Technology and Innovation
The economic situation in recent years has had undeniable consequences for the innovation system. Companies began to reduce their Research and Development investment from the start of the crisis, although the effects were not noticed in the public sector until 2011. The acceptance of the new scenario and the assimilation that to maintain competitiveness it is necessary to maintain research capacity and business innovation; it is what has led to this decline being more moderate. Since 2014, R&D investment has been increasing but in very small amounts, and without recovering pre-crisis spent.
The communities with the highest percentage of spending on internal R&D activities on GDP were Basque Country (1.88% of GDP), Foral Community of Navarra (1.73%) and The Community of Madrid (1.68%). These communities, together with Catalonia, were the only ones that exceeded the national average.
According to the latest available data from the National Statistical Institute (INE) Innovation Survey, spending on technological innovation stood at EUR 13,857 million in 2016, an increase of 1.3% on the previous year.
With regard to the Information and Communications Technologies (ICT) and Content sector, society’s advancement in digitization, together with technological development, is taking place as citizens, companies and administrations perceive and value the benefits of new technologies, as well as having the necessary capabilities and resources for their adoption.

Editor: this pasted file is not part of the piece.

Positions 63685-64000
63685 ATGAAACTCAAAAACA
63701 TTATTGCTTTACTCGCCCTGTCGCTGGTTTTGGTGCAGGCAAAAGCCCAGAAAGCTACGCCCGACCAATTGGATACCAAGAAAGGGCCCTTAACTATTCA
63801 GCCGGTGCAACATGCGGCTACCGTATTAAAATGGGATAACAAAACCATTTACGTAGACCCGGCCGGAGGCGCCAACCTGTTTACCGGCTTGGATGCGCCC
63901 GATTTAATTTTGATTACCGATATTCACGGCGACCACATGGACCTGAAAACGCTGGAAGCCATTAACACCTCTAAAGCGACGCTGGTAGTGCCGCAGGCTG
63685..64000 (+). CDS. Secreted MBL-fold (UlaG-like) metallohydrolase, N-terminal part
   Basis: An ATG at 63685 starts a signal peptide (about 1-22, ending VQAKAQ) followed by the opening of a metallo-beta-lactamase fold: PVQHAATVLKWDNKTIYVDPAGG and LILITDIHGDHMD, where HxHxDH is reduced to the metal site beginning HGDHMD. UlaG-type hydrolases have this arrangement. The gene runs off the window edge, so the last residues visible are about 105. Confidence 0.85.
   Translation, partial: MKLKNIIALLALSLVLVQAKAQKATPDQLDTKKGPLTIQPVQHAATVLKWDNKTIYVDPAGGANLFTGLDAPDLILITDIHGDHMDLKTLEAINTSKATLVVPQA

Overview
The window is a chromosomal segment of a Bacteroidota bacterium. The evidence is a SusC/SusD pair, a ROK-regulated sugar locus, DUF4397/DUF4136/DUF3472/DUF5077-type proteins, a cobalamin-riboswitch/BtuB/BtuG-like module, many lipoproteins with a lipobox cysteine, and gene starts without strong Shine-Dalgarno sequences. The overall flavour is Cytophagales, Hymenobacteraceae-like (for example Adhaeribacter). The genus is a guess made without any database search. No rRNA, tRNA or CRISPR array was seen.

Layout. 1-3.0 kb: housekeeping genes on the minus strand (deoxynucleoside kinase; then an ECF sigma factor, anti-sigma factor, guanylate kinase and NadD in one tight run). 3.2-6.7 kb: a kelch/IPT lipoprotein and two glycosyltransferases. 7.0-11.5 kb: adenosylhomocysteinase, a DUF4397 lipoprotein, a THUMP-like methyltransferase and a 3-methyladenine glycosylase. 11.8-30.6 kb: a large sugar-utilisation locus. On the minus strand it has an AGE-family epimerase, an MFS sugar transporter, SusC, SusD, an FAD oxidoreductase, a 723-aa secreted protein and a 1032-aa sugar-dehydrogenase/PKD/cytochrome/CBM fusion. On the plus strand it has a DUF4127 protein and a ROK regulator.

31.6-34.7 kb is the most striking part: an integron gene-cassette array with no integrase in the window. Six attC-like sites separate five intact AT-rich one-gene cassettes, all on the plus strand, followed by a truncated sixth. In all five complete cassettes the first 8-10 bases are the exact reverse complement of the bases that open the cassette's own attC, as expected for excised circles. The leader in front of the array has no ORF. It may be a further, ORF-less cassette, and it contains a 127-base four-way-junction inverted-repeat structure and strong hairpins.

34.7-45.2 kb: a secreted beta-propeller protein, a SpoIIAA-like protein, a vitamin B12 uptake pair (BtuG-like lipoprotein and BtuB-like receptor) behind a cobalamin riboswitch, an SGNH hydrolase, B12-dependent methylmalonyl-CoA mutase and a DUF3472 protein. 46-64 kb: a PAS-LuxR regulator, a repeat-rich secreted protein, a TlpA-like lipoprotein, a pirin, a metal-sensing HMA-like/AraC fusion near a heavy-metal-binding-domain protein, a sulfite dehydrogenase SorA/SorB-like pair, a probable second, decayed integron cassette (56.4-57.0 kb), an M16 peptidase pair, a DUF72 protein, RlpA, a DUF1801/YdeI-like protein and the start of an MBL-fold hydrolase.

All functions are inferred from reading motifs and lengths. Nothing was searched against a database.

In this sense, the adequacy of the supply of products and services of the Information and Communication and Content Technologies Sector (ICTC) to the demand of society, plays a fundamental role and can be reflected in the evolution of sales of the ICTC sector.
The turnover of the ICT Sector in Spain in 2017 grew by 1.2% compared to the previous year. With this increase, it has maintained a positive trend in this indicator since 2012, when it stood at 77,304 million euros. In 2017, the figure reached is 87,627 million euros, around 10 billion above.
Not with the fact that Malaga is in Malaga, the Malaga reality allows us to identify in the capital a growing collective of companies with technological potential, a more inclusive concept that allows us to include both technology-based companies (EBTs) and those that they make intensive use of technology.
Technology companies play a leading role in the economy, but the application of technology to any sector of activity also affects the productivity, process optimization and work capacity of human teams.
With regard to innovation, the business ecosystem assimilates it as a strategic value, but the realization of investments in R&D strictly can be improved. The companies of the province are in a continuous search for competitive improvement, especially through internal R&D activities and training for innovation activities. Mostly dedicated specifically to the development or introduction of new or improved products, services or processes.
On the other hand, investments in machinery, software are frequently undertaken to maintain the competitive level of business. The most reasonable explanation suggests that the difficult economic situation crossed by companies has led them to orient themselves more to the immediate outcome, trying to live up to market demands and exploiting as best as possible the resources with which focusing less on exploring, detecting and posing new challenges to be sustainable and competitive over time, although it is true, companies are gradually detaching themselves from the consequences suffered by the crisis.